Perinatal transmission of hepatitis B virus occurs if the mother has had acute HBV infection during late pregnancy or in the first months postpartum, or if the mother is a chronic HBsAg carrier. Sixty percent of pregnant women who acquire acute HBV infections at or near delivery will transmit the HB virus to their offspring.18

Furthermore, intrauterine HBV infection has been suggested to be caused by transplacental transmission that cannot be blocked by hepatitis B vaccine. A case-control study including 402 newborn infants from 402 HBsAg positive pregnant women showed that there is a significant association between intrauterine HBV transmission and HBV infection in villous capillary endothelial cells in the placenta (OR = 18.46, P = 0.0002).19 In fact the authors state the main risk factors for intrauterine HBV infection are maternal serum HBeAg positivity, history of threatened preterm labor, and HBV in the placenta especially the villous capillary endothelial cells.

Hepatitis in pregnancy is not associated with increased abortion rate, stillbirth, or congenital malformation. However, prematurity seems to be increased if hepatitis is acquired in the last trimester.20

Prevention and vaccination

Several aspects should be considered when given universal recommendations for acute viral hepatitis B in pregnancy. First of all, it is already known that testing for the hepatitis B virus is generally a standard, routine test performed on all pregnant women at or before their first pregnancy visit, (usually before about 12 to 14 weeks of the pregnancy).21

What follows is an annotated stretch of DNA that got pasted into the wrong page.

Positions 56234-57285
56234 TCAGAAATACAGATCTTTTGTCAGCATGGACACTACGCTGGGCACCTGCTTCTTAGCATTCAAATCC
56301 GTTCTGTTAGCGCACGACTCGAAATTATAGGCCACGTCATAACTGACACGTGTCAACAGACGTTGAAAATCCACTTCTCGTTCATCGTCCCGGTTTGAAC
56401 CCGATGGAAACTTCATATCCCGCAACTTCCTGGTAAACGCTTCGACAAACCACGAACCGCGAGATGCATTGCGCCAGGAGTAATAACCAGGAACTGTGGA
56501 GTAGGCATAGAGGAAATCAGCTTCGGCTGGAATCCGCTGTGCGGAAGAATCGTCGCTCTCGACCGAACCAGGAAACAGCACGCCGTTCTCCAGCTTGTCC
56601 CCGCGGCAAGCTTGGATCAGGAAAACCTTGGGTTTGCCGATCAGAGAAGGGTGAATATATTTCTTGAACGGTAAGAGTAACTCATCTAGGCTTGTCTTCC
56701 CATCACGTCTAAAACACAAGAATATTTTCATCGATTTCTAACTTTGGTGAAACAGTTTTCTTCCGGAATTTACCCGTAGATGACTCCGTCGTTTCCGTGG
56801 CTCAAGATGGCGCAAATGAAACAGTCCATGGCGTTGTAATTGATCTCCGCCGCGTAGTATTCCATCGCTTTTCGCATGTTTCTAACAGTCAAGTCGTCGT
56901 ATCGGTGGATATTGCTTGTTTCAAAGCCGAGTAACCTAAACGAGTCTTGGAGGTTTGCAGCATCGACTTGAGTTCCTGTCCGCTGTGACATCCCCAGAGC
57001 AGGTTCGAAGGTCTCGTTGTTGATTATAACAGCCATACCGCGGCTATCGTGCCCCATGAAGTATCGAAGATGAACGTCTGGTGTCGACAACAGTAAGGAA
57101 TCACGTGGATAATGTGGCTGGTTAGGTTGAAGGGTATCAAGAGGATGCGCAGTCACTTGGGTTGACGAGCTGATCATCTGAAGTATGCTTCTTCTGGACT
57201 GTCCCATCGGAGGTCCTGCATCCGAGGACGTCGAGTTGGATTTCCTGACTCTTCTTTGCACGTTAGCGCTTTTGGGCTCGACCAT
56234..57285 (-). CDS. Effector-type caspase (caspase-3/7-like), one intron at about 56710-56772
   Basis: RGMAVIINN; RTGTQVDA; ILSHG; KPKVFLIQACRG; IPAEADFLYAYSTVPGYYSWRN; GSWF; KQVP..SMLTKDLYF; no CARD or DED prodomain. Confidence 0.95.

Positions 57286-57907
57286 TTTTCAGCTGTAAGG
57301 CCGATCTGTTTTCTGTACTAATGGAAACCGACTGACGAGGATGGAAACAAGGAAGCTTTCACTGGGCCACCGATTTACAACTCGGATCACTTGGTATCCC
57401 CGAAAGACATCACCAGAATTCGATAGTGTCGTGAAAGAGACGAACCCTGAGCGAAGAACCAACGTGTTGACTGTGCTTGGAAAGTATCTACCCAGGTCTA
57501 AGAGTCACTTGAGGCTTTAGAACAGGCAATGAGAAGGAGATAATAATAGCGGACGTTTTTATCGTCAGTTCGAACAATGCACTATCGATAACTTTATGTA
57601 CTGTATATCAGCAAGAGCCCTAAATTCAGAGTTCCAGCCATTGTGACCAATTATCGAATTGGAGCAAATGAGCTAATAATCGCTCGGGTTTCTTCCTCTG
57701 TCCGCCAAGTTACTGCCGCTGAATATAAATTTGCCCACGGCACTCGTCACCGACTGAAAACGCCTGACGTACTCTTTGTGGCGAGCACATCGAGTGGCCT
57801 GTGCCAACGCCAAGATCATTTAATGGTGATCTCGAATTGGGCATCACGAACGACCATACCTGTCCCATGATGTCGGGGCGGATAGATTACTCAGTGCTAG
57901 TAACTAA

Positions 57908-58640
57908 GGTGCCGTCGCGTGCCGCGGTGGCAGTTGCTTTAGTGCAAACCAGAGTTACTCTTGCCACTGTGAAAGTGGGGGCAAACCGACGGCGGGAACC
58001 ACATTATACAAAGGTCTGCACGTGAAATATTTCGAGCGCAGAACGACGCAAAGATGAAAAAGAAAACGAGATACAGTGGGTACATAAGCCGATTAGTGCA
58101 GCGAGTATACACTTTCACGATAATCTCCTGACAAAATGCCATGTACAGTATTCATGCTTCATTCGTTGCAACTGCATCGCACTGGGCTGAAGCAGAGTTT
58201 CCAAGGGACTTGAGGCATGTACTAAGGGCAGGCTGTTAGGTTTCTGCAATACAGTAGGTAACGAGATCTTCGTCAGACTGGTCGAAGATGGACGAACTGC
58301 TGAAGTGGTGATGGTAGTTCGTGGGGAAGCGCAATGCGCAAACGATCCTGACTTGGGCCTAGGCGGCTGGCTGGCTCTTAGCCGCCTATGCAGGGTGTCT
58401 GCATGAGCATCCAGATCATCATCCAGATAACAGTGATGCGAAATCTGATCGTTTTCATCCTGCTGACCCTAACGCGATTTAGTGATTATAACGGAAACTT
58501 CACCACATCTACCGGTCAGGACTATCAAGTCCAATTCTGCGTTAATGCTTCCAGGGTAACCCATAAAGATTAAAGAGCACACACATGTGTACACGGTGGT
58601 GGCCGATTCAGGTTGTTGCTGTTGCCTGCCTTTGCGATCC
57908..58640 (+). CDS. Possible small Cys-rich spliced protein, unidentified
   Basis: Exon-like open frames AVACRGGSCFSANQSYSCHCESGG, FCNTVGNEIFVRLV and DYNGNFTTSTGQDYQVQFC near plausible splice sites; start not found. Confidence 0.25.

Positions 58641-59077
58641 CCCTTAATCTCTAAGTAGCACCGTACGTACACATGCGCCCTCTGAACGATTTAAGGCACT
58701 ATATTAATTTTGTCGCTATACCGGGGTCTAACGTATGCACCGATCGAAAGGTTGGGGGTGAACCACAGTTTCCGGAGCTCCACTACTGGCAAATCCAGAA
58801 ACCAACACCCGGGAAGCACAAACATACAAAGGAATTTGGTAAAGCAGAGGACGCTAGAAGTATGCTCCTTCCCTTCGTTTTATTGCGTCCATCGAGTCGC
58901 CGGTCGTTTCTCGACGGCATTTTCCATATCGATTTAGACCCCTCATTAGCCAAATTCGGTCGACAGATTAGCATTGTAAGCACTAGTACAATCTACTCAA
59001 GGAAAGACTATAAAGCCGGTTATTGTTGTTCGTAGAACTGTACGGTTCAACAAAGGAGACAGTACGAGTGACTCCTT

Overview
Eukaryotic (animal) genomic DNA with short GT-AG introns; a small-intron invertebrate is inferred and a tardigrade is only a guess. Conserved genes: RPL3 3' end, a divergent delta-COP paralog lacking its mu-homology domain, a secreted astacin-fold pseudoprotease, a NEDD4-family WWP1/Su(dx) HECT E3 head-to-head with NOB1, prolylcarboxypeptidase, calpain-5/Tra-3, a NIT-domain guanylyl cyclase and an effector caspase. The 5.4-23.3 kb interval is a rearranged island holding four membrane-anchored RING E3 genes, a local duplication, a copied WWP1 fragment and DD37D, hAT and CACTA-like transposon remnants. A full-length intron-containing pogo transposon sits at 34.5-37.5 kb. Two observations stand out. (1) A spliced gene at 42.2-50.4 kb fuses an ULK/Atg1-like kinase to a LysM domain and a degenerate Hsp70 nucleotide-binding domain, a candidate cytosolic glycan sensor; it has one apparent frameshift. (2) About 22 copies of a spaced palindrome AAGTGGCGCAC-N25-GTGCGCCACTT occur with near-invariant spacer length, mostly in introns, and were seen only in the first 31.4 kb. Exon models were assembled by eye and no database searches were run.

Second, pregnant women who think they may have been exposed to hepatitis B may be given and injection of hepatitis B immunoglobulin (HBIG) against the virus (ideally within 72 hours of exposure), as well as the hepatitis B vaccine (within 7 days of exposure). A second hepatitis B vaccination needs to be given about 1 month later with a 3rd injection at around 6 months after the first vaccination (or 5 months after the second vaccination).

For instance, pregnant women who are identified as being at risk for HBV infection during pregnancy (e.g., having more than one sex partner during the previous 6 months, been evaluated or treated for an sexual transmitted disease, recent or current injection-drug use, or having had an HBsAg-positive sex partner) should be vaccinated.22

At present it is thought that giving the hepatitis B vaccine to pregnant women is relatively safe, even though there is not sufficient research evidence to completely confirm its safety for the unborn baby. However, the risks of a woman becoming infected with the hepatitis B virus and possibly infecting her baby are thought to outweigh the possible small risks from the vaccination.18 Besides, limited data indicate no apparent risk for adverse events to developing fetuses when hepatitis B vaccine is administered to pregnant women. Additionally, current vaccines contain noninfectious HBsAg and should cause no risk to the fetus.22